Yes, the addendum might help with this (see above). The thought is this: take a world w that includes agents (a1, a2) who always go right. There is a world w’ (assuming minimal libertarianism) which includes agents (a1, a3) which is exactly like w except that (i) a3 goes wrong and (ii) the creaturely essence of a2 in w’ is such that, had a2 been created instead of a3, then a2 would always go right. So, basically, the idea is that w’ a sub-perfect world (a1, a3) and it is true in w’ that God can actualize a perfect world w. What is it that guarantees that there is such a sub-perfect world? Libertarianism does. So, libertarianism is going to guarantee that there are worlds in which moral evil occurs for no greater good. That is, libertarianism guarantees that there are worlds w’ such that God might have actualized a better world w that includes no moral evil. But then libertarianism is going to guarantee that there are worlds that include gratuitous moral evil.
    The libertarian will have to argue that every possible instance of libertarian moral wrongdoing is, really, for a greater good. But that’s not credible. Since libertarian moral evils E are not determined, there can be no greater good G such that G is true and G entails E. That is, there can be no greater goods G such that God aims to bring about G and since G entails E, God has to bring about E too. Note that there is a good G (perhaps) that E entails. This is the old evil for freedom’s sake line. But we get the good G (freedom) in the better world w, too. We might assume that E is sufficient for G, but we know that E is not necessary for G.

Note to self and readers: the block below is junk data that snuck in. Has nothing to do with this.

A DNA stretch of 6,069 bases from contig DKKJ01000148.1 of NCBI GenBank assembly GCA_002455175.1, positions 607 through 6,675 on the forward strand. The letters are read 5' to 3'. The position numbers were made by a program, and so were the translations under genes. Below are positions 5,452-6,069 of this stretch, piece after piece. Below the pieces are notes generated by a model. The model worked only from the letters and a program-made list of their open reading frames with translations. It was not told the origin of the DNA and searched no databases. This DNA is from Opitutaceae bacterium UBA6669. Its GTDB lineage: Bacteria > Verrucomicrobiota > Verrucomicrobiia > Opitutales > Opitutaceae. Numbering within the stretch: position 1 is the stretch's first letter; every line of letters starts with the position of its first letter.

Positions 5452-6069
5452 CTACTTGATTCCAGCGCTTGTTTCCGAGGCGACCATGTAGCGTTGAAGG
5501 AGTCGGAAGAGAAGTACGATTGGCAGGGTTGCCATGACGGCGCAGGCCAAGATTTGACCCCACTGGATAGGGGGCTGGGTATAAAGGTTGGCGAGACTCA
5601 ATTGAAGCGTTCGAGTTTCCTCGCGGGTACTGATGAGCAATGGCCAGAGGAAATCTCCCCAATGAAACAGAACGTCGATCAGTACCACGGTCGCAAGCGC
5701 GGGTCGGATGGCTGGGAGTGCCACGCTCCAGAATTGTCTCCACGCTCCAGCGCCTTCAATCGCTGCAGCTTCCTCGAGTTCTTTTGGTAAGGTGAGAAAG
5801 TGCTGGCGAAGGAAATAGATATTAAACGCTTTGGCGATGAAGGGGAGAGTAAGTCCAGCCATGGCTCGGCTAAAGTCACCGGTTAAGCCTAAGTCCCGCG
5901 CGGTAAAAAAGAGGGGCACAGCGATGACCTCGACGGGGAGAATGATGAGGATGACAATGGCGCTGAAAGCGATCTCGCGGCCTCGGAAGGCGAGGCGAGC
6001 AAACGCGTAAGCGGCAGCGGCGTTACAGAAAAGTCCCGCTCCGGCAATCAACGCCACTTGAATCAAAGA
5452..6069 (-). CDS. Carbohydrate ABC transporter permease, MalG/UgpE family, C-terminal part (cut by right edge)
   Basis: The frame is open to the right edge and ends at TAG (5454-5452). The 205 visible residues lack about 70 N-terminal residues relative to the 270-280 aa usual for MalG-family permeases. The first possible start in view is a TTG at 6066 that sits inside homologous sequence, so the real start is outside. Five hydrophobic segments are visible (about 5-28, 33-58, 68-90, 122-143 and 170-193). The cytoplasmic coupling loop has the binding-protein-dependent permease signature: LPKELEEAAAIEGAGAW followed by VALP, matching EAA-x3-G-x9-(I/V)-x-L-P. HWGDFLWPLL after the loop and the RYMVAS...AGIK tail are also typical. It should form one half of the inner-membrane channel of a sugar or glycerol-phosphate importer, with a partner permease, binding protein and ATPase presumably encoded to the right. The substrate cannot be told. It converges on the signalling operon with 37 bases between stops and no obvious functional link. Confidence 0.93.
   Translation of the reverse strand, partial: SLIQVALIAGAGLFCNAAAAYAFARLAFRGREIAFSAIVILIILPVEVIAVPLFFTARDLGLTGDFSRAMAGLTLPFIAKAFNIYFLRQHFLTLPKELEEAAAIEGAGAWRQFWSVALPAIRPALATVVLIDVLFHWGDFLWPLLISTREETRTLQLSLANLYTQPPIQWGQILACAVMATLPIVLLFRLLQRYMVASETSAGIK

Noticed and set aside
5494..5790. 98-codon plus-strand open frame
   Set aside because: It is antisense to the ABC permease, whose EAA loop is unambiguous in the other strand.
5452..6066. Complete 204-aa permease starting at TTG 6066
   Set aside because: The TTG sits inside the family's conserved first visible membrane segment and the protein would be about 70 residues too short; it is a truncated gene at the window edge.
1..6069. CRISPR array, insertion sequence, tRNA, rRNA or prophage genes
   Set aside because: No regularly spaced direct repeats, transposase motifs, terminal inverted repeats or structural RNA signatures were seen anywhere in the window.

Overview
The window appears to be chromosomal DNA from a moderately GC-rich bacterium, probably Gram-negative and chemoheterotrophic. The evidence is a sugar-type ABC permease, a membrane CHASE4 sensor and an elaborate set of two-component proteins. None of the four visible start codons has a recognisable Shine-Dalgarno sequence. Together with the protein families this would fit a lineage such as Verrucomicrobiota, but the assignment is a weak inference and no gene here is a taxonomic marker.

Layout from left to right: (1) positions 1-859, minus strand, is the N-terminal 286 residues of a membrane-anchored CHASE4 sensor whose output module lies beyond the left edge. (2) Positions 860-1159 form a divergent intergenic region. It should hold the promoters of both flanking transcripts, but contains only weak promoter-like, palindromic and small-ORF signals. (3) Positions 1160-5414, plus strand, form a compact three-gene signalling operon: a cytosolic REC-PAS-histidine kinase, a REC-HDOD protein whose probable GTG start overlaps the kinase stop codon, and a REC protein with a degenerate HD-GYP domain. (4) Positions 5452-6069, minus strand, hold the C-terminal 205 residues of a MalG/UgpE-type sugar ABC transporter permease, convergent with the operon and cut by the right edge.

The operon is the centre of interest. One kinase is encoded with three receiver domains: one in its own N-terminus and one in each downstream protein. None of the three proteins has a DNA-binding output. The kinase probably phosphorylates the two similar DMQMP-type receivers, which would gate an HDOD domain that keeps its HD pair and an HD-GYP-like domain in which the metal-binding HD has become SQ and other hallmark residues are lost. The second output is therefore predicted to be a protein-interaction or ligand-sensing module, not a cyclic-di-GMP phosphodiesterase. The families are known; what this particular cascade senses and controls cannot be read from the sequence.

January 27, 2015 — 11:44
  • Josh

    Thanks for that. It confirms my suspicion that your notion of “gratuitous evil” is different than the one I had in mine. (I define it in terms of “feasible” worlds, not possible worlds.)

    January 28, 2015 — 16:57
    • Michael Almeida

      Hey Josh,

      No, no, I mean the B-series to be a set of feasible worlds from some morally perfect world. I’m reasonable sure that there must be such a series assuming ML. In the interest of full disclosure, I doubt that the notion of feasibility interestingly divides possible worlds. All worlds are feasible form any world, I say, since all God needs to do is predict the behavior of agents to (i) have them behave that way and (ii) not cause them to behave that way. But this is another story of course.

      January 28, 2015 — 17:19
      • Josh

        Okay, but then, as far as I am understanding you, you’ll need additional premises (which you’ll no doubt have reasons to accept). For example, suppose there are counterfactuals of creaturely freedom whose truth-values do not depend upon God’s decisions. Then, for there to be an evil free feasible world with free creatures, it will need to be the case that at least some possible agent or agents happen to enjoy morally favorable counterfactuals. You are reminding me of my very first philosophy paper, “on creating worlds without evil,” where I in effect support this premise using considerations of probability. My argument there leads me to join you in being reasonably sure that there must be such a series assuming ML, but only if God has access to counterfactuals of creaturely freedom, etc..

        January 29, 2015 — 13:45